Image is all-important. It's an item that doesn't cost much. It's the way you wear your second-hand clothes ... the way you care for your family, animals, and possessions ... it's the way you smile at the world. When you haven't got much else, image is a vital part of your self-esteem.

Many years ago I had just started a new teaching job in a small country school and it was in the time of carless days. Therefore, every second day I rode my horse cross-country to school from the cottage I was renting up the valley and my little mare spent her day in the pony paddock at the bottom of the rugby field. It was a great arrangement and I was really pleased with my ability to start fitting in with my new position and with the local community. The image was a key issue to classroom respect and, on my carless days, I wore a tailored trouser suit under my farm pull-ons with my old dry-as-bone over the top.

But this all came unstuck in my second week of term as I was outside the staffroom doing a 'rat-upside-down-in-the-rubbish-bin' to find an apple core to catch my horse with. Around the corner waddled a rather stout and large lady who instantly accosted me and enquired with a booming voice as to who I was and what I was doing scratching in the school rubbish bin. Naturally, I beamed a smile, extended my hand, and introduced myself as the new infant teacher but, as I shook her hand warmly, the dismay on her face made me take stock. Here stood a person, dressed in a tattered raincoat and grubby farm hat with the remains of leftover food clutched tightly in one hand and this person had just announced herself as being a teacher at the school! It turned out that the large and stout lady was the chairperson of the school's PTA ... I had some explaining to do and the community laughed about it for weeks after.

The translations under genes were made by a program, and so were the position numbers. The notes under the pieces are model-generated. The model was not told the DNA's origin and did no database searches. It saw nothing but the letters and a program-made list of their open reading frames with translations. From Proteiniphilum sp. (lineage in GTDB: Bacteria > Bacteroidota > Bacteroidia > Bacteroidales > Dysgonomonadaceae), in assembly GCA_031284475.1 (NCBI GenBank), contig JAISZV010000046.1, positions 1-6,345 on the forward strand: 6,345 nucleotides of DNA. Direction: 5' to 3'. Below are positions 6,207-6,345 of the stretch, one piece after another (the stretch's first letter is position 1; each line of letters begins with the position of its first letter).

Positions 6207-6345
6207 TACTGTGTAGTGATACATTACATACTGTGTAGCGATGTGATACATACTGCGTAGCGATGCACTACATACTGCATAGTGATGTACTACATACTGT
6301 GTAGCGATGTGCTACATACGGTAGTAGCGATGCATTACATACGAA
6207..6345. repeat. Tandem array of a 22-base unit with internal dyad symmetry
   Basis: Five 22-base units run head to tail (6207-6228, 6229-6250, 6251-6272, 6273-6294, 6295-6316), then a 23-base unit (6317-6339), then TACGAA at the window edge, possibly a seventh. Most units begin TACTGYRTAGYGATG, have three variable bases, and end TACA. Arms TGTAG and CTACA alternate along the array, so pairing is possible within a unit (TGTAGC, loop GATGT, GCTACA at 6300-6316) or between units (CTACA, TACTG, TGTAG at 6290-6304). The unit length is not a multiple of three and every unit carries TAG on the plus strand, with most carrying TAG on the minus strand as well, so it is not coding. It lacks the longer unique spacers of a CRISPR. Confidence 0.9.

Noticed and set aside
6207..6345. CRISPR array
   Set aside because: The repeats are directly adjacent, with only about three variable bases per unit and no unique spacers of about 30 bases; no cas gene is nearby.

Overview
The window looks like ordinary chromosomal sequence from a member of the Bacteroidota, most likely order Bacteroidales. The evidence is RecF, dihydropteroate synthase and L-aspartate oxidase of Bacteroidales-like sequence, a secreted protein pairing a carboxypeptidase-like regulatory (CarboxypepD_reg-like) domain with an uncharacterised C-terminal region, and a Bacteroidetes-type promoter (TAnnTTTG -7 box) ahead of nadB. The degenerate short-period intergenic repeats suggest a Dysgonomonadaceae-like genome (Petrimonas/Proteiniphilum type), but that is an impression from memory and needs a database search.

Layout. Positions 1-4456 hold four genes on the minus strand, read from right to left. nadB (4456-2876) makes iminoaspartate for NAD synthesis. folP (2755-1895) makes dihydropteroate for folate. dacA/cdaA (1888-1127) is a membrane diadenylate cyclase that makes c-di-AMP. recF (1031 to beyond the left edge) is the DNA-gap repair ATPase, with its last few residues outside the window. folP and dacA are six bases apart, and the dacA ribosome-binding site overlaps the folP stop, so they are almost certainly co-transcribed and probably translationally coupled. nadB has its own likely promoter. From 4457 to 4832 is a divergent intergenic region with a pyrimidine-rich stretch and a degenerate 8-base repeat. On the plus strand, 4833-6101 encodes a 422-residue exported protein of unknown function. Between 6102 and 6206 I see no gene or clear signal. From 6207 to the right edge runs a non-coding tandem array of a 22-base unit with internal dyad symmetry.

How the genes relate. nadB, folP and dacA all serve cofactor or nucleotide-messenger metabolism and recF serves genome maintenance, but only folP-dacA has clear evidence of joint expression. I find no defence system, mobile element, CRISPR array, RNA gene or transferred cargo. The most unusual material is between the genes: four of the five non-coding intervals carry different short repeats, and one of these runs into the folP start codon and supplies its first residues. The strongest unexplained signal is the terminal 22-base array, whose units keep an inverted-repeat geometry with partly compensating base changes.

I was reminded of this incident at the weekend. I was gathering apples for the pigs. I go out into the orchard, grab branches of the trees and shake the hell out of them. To prevent a concussion from falling apples, I put the bucket on my head. I didn't hear the car drive in as I stood shaking like mad with the bucket over my head ... I didn't even hear the people get out of their car and slam the doors. I didn't notice the real estate agent and the prospective buyers he had brought with him until I had shaken enough apples from the tree and lifted the bucket. Standing by the orchard gate was a group of apprehensive people peering tentatively in my direction. What could I say? I didn't bother. It was too late to rescue my self-esteem.